Publication: Fort Worth Business Press
Date: November 14, 2005
Back to Press Room
Cartoonist to share escape-from-adulthood strategy
By Mike Price
The film-and-drama critic Vincent Canby, while stationed at the New York Times during the 1980s, coined a startling term to describe a prevailing style of entertainment that he had isolated in such moneymaking motion pictures as Predator (1987), starring Arnold Schwarzenegger, and Die Hard (1988), starring Bruce Willis.
These typified a genre that Canby called “kidult movies,” designed neither for children nor for adults — but rather for kidults, a grown-up audience with an appetite for sensationalism and spending power sufficient to influence the output of the Hollywood studios. The tastes of this demographic group, Canby reasoned, had solidified at around age 7 or 8, rendering its members’ adulthood, technically speaking, more a matter of chronological dating than of emotional or intellectual maturation.
What a grouch.
And yet, there was in Canby’s borderline condemnation of a vast genre of filmmaking — along with a snide dismissal of that genre’s fans — a thoughtful concern over the cheapening of the popular culture that such films could only represent. Effective storytelling and polished production values notwithstanding, the likes of Die Hard et Seq. and many another kindred film speak basically to a childish interest in witnessing mayhem from a safe distance. Instant gratification of almost a voyeuristic sort.
But where Canby had meant his coinage of the term as a warning flag, the massed populace and the entertainment industry have responded by raising the stakes on kidult-ism in the communications media. The dividing line between childish (not to say childlike) tastes and adult excesses has never been more blurred.
Which probably helps to explain why a Wisconsin cartoonist named Jason Kotecki has registered so strikingly well with his five-year-old Kim & Jason feature. The serialized comic hinges upon a jolly defiance of a prevailing condition that Kotecki calls “adultitis.”
Kotecki is scheduled to visit Fort Worth on Nov. 20 for a 9 a.m. demonstration of his characteristic benevolent humor at St. Andrew Catholic Church, 3312 Dryden Road. The open-to-the-public program will hinge upon anecdotes and a cartooning demonstration.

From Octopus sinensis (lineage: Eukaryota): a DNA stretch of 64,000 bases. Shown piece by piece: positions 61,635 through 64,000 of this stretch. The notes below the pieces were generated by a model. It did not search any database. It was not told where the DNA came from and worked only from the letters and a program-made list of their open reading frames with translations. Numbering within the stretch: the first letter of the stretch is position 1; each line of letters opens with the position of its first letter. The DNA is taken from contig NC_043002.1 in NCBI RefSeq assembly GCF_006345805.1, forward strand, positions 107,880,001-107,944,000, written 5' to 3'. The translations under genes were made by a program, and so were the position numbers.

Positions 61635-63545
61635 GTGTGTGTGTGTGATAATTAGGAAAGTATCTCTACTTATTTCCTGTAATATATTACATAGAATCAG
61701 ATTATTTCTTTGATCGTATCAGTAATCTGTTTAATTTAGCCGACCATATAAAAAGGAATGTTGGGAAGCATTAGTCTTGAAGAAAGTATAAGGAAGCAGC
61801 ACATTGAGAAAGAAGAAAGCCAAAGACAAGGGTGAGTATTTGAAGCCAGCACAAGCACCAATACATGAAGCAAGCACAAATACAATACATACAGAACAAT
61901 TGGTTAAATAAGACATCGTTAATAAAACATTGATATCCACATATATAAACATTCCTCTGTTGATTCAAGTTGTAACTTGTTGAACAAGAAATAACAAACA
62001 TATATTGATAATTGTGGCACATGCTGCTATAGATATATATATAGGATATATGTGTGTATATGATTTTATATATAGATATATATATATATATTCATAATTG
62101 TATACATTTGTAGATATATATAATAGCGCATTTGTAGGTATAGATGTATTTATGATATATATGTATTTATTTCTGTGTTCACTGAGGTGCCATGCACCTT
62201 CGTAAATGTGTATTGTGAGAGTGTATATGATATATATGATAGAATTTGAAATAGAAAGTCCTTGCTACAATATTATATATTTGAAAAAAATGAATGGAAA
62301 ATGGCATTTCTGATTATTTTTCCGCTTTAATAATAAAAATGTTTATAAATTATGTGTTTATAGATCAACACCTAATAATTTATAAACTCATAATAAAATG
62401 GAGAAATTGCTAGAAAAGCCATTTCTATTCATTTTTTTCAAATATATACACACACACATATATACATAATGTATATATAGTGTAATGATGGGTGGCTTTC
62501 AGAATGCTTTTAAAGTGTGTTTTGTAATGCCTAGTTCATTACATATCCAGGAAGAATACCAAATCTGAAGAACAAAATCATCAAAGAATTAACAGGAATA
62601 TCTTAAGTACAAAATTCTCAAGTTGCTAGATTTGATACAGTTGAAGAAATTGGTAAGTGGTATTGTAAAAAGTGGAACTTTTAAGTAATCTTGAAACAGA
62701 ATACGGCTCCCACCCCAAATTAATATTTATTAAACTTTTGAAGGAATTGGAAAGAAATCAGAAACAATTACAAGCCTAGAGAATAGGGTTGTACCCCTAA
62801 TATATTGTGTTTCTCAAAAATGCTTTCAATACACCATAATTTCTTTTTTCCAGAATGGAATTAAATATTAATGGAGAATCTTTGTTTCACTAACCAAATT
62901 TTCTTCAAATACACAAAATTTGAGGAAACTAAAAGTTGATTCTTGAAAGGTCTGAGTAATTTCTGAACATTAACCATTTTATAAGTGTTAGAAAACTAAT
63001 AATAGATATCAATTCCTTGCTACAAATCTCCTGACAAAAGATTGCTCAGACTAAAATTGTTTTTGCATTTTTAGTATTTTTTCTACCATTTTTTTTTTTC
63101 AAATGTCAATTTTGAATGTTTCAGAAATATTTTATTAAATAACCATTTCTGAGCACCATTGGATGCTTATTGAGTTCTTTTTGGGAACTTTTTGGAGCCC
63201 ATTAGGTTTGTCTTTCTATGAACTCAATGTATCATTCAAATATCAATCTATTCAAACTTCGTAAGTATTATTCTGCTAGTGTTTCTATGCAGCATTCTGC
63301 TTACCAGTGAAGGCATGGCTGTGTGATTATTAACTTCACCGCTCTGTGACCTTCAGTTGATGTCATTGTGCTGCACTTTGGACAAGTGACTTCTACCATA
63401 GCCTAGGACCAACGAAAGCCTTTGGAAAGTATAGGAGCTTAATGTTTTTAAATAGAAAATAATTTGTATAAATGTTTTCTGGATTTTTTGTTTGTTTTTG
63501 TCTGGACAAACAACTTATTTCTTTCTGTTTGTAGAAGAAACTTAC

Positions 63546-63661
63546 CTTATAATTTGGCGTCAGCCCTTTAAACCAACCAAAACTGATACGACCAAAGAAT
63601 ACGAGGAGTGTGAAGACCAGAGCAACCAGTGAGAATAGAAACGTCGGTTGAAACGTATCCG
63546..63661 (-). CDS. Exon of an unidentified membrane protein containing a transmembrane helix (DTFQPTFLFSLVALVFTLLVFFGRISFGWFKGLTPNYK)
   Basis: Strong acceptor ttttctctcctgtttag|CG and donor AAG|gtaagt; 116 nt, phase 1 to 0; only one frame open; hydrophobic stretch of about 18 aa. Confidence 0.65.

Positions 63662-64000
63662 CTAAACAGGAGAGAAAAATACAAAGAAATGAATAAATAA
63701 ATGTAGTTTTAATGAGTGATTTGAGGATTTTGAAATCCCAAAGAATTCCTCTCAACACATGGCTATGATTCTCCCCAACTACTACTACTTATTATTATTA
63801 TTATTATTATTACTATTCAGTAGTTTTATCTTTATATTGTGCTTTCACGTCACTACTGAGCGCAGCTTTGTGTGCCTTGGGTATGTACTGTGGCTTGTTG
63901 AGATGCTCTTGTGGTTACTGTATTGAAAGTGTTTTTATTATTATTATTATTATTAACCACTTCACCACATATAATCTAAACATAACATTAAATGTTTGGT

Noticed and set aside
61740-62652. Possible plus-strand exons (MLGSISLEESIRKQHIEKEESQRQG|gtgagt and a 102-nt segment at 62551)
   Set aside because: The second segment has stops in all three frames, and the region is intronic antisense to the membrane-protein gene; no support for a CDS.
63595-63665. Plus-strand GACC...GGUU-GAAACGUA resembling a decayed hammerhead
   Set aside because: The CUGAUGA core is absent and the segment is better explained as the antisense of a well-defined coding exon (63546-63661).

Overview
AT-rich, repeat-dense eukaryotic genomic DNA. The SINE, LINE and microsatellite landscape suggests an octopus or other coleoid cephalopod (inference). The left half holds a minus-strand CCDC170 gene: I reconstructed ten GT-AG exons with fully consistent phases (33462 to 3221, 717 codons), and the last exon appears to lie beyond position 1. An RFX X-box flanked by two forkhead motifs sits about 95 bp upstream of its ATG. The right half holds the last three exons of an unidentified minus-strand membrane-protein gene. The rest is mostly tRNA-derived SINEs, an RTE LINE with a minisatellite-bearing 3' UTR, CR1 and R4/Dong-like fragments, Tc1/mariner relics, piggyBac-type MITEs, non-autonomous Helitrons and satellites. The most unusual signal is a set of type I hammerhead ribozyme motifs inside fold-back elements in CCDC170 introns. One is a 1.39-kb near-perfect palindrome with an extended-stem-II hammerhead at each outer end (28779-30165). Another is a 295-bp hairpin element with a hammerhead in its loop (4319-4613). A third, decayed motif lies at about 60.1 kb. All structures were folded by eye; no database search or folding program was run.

Kim & Jason is one of the more incisive comic-strip representations of natural-kid life this side of Bill Watterson’s Calvin & Hobbes and the earlier years of Hank Ketcham’s Dennis the Menace. Kotecki’s feature also is a polar opposite of the kidult indulgences that Vincent Canby had identified and isolated in the movie industry’s shock-value genre. The distinction between childish and childlike bears overemphasizing here.
“Adultitis is so common, it often goes undiagnosed,” says Kotecki, not entirely joking. “It’s a condition marked by chronic dullness, moderate to extremely high stress levels, and in some extreme cases, the inability to smile.” (Kotecki also is the author of a book called Escape Adulthood: 8 Secrets from Childhood for the Stressed-Out Grown-Up.)
The remedy to this “adultitis,” he adds, “is a constant renewing of the time-tested principles we knew so well as children. Children have a simple faith. They dream big. They delight in the little things. Many of us have forgotten these ideals, and they have left us jaded and stressed-out.”
Not unlike the burnout that one experiences, for example, upon having viewed too many kidult movies in rapid-fire order.
A generous sampling of Kotecki’s work can be found on the Web at www.KimandJason.com
©2005 Fort Worth Business Press.